Covid strain that can ‘fool’ 3 antibodies found in Mumbai
Called the E484K mutation, it is linked to the South African strain. Malathy Iyer TNN January 10, 2021, 08:00 IST https://health.economictimes.indiatimes.com/news/diagnostics/covid-strain-that-can-fool-3-antibodies-found-in-mumbai/80194356 Mumbai: While the search for the highly contagious UK mutation of Covid-19 continues in India, researchers from Tata Memorial Centre in Kharghar have found three patients from the Mumbai Metropolitan Region (outside Mumbai) with an equally worrying mutation. Called the E484K mutation , it is linked to the South African strain . “This is one of three mutations (K417N, E484K and N501Y) seen in the South African lineage,” said Dr Nikhil Patkar, associate professor in haematopathology at Tata Memorial Centre’s Kharghar unit called ACTREC, whose team found the E484K mutation in three out of the 700 Covid-19 samples it put through gene sequencing. The E484 mutations are worrying as they can ‘fool’ or escape three antibodies that the body’s immune system makes. News outlets around the world have begun terming the South African variant as “more of a problem” than the UK variant, which has caused a second wave across Europe. As vaccines work on the principle of creating antibodies, researchers across the world are now weighing the E484’s effect on mass Covid-19 vaccination programmes under way in various countries. “The E484K mutation is less susceptible to neutralisation by antibodies formed against the virus,” said Dr Patkar. “It is still uncertain what this means for vaccination and resulting immune responses,” he said. The Tata Memorial Centre usually carries out genetic sequencing for cancer patients, but was roped in for SARS-CoV-2 testing and sequencing during the Covid pandemic. In April, the ACTREC team would find four to five mutations in the samples, but they increased to 10-12 by September. “ Interestingly, SARS-CoV-2 isolates from three male patients (aged 30, 32 and 43 years) with Covid-19 were found to harbour the E484K mutation and were diagnosed to have Covid-19 in September,” said Dr Patkar. These patients experienced a relatively milder form of Covid-19, with two requiring home quarantine, while one needed hospitalization but didn’t need oxygen support or ventilation. Incidentally, in a review study that is slated to be published soon, the Delhi-based Institute of Genomics and Integrative Biology found that 19 out of the 86 genetic variants were found in genomes from India. However, the jury is still out there as far as the B1117 and E484 mutations are concerned. “If we were to have newer strains infecting people, then it would have spread like wildfire by now. These variants have been in circulation since September, and haven’t resulted in larger outbreaks here,” said Bengaluru-based epidemiologist Dr Giridhar Babu from PHFI ( Public Health Foundation of India ).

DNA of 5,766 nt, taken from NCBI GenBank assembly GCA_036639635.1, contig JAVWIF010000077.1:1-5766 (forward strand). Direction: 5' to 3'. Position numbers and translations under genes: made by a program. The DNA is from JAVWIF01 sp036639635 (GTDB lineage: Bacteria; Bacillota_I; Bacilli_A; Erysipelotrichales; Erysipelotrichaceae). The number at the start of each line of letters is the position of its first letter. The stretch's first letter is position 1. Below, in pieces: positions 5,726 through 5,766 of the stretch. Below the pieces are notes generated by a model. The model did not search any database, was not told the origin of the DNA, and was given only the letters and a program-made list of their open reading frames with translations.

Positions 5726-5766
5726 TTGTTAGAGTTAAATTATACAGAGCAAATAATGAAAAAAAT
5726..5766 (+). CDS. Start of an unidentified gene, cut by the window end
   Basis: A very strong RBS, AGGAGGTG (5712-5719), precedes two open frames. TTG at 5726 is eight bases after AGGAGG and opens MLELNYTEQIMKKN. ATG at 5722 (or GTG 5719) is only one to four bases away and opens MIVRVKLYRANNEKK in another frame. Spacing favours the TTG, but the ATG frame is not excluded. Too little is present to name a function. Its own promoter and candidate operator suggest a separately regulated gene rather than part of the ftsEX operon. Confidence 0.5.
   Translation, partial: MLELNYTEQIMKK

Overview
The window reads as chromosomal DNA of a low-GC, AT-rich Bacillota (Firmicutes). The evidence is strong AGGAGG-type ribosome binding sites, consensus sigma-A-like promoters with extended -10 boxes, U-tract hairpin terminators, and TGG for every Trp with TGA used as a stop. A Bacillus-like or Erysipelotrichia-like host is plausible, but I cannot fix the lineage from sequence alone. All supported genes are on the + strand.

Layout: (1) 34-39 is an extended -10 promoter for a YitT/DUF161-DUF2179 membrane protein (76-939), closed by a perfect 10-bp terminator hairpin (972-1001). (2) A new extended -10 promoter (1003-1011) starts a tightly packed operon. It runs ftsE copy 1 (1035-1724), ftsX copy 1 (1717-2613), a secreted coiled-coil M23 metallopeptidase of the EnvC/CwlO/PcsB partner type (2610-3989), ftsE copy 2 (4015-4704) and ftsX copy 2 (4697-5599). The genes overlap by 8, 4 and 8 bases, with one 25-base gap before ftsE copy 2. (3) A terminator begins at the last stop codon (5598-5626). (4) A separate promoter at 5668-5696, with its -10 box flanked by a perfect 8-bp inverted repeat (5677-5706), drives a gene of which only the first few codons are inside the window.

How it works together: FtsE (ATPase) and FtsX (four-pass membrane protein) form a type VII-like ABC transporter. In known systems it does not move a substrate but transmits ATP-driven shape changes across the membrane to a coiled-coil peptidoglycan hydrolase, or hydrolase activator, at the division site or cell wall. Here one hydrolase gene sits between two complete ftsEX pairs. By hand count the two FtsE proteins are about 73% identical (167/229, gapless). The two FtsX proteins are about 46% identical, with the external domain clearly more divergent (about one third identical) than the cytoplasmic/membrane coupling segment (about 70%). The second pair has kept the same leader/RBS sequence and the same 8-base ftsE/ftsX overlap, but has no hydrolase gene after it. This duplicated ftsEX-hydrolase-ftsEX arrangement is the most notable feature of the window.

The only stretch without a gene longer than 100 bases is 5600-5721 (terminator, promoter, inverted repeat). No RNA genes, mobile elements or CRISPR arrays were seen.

Ganga Ram reports 13 cases, 5 deaths In 15 days
Durgesh Nandan Jha TNN December 15, 2020, 05:06 IST New Delhi: Low immunity among people recovering from Covid-19 , either due to the infection or medicines administered, is leading to a unique crisis. Doctors at Sir Ganga Ram Hospital (SGRH), one of the leading city hospitals, say many patients are developing mucormycosis , a rare-but-deadly fungal infection. It has been a cause of death in patients requiring prolonged ICU stay. However, it is the rapid increase in the numbers seen in unsuspected recovering Covid-19 patients that is causing the grave concern, SGRH states. “In the last 15 days, we have seen 13 cases of Covid-19-triggered mucormycosis. Five have died. At least three patients have suffered vision loss and have had to undergo removal of the nose and jaw bone to prevent the spread of infection. One of them is a 32-year-old,” Dr Manish Munjal, senior ENT surgeon, said. “Usually, we see one to two cases of mucormycosis in a month,” he added. Similar instances of mucormycosis in Covid-19-recovered patients have also been reported from hospitals in Ahmedabad, Gujarat. “The mainstay of Covid-19 treatment in patients with severe symptoms is steroid administration. We also give medicines to suppress the immune system because the infection can lead to a cytokine storm where the body starts to attack its own cells. However, this leaves the patients at risk to develop opportunistic fungal infections. Mucormycosis is one of them,” the SGRH doctors said. They added that the fungal infection was mostly hospital-acquired and seen in admitted patients. “Early clinical suspicion on symptoms such as nose obstruction, swelling in the eye or cheeks, and black dry crusts in the nose should immediately prompt the conduct of a biopsy in the OPD and start of the antifungal therapy as early as possible,” said Dr Varun Rai, consultant ENT surgeon at SGRH. Mucormycosis presents mostly as a sinus infection that is accompanied by nasal congestion, nasal discharge and sinus pain. A fever and headache can also occur. The doctors say the infection spreads in tissues and causes disintegration of the thin wall of cartilage and bone that divides the nostrils among others. According to National Organisation of Rare Disorders (NORD), sometimes, there is bluish discolouration of the skin near the sinuses or the eye socket due to lack of oxygen. “If unrecognised and untreated, significant tissue death (necrosis) can occur and the infection can significantly damage facial structures. It can also affect the brain,” says NORD. The only available treatment for mucormycosis is antifungal medication and symptom management. Despite that, doctors claim that 50% patients succumb.